Over 120,000 displaced by flooding in southern Africa – UN
The number of people displaced by recent flooding in southern Africa has nearly doubled in less than a week from 70,000 to more than 120,000, the United Nations Office for the Coordination of Humanitarian Affairs (OCHA) said today.
Unusually early torrential rains in the Zambezi river basin led to widespread flooding in Mozambique, Malawi, Zambia and Zimbabwe in recent weeks.
UN agencies and their partners are continuing to assist flood victims in the affected areas. In anticipation of this year’s rainy season, emergency supplies, including shelter and non-food items, had already been pre-positioned in several strategic locations in flood-prone areas.
The UN World Food Programme (WFP) is continuing to deliver food via helicopter to a resettlement centre in Mozambique that houses roughly 13,000 people. The agency has also provided Mozambican authorities with three boats to assist in rescue and evacuation operations and some people are stranded in areas that cannot be reached by road. Some parts of three provinces – Tete, Sofala and Manica – are now inaccessible by land.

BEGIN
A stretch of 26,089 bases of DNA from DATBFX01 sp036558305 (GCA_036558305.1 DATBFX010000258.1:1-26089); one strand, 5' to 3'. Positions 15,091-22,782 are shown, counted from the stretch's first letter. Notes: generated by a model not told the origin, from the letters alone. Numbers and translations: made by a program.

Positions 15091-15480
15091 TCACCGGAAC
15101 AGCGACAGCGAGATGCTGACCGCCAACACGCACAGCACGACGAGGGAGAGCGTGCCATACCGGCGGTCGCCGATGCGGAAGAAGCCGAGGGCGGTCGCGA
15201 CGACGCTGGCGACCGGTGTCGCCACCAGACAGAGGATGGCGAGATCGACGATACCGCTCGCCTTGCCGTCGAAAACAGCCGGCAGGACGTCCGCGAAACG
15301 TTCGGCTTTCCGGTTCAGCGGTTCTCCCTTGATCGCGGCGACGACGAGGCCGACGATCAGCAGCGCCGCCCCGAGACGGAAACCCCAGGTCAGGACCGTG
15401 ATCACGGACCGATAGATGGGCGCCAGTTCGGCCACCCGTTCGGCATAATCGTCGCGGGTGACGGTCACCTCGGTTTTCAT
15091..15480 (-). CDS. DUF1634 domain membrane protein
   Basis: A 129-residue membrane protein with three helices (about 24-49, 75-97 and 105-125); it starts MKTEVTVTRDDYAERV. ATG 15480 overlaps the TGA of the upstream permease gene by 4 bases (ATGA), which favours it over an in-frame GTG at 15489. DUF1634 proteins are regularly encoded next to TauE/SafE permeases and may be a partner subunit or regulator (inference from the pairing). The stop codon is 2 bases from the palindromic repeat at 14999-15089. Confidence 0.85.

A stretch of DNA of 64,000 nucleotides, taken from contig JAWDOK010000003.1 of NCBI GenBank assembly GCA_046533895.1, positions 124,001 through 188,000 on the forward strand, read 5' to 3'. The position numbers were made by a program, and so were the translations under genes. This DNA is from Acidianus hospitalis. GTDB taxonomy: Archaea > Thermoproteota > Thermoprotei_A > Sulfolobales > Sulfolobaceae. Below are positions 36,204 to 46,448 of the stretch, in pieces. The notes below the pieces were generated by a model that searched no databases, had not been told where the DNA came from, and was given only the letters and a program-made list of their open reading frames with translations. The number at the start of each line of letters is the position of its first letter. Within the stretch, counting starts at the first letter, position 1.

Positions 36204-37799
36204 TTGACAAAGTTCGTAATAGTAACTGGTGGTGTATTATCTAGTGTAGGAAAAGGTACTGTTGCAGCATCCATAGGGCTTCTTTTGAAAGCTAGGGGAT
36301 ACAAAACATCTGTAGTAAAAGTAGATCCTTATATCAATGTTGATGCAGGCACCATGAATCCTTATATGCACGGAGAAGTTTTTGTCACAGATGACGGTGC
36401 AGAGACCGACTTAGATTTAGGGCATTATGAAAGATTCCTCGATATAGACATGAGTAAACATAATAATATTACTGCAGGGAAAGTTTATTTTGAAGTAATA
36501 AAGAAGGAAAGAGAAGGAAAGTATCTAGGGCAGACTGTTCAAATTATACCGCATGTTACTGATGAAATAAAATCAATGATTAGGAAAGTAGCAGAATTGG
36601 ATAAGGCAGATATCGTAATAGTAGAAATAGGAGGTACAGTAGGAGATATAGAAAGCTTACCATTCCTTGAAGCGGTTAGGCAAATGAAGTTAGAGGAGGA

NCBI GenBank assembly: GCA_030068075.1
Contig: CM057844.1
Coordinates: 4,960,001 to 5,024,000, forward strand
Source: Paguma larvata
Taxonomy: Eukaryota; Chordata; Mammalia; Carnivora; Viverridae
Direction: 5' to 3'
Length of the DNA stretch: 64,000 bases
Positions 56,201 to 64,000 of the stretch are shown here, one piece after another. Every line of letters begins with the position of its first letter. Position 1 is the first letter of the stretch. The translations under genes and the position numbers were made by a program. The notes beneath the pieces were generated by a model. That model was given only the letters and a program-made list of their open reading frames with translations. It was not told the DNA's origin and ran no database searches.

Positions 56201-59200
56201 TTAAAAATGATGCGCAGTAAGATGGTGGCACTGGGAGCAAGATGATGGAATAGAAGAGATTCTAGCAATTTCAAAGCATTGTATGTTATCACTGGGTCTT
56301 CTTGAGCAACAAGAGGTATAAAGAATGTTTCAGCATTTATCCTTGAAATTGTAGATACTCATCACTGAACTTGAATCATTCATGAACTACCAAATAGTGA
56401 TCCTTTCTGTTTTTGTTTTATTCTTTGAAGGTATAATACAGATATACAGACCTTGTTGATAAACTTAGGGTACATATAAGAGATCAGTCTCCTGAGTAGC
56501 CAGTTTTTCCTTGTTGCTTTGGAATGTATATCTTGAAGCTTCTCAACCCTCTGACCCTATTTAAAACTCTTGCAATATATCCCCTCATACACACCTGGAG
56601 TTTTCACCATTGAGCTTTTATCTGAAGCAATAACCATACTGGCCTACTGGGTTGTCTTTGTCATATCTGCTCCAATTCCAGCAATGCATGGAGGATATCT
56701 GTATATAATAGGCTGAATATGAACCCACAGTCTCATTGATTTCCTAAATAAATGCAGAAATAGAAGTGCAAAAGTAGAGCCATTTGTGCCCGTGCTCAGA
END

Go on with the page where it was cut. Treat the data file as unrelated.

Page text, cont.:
This is the second time in a year that central Mozambique has been hit hard by floods. Since January last year, when the Zambezi valley was inundated, WFP has provided relief assistance to about 190,000 people.
Meanwhile, WFP is also providing food assistance to 7,000 affected families in Bolivia, where heavy rains since November have caused severe flooding and resulted in more than 20 deaths. The Government, which has declared a state of emergency, estimates that around 20,000 families have been affected in several areas of the country.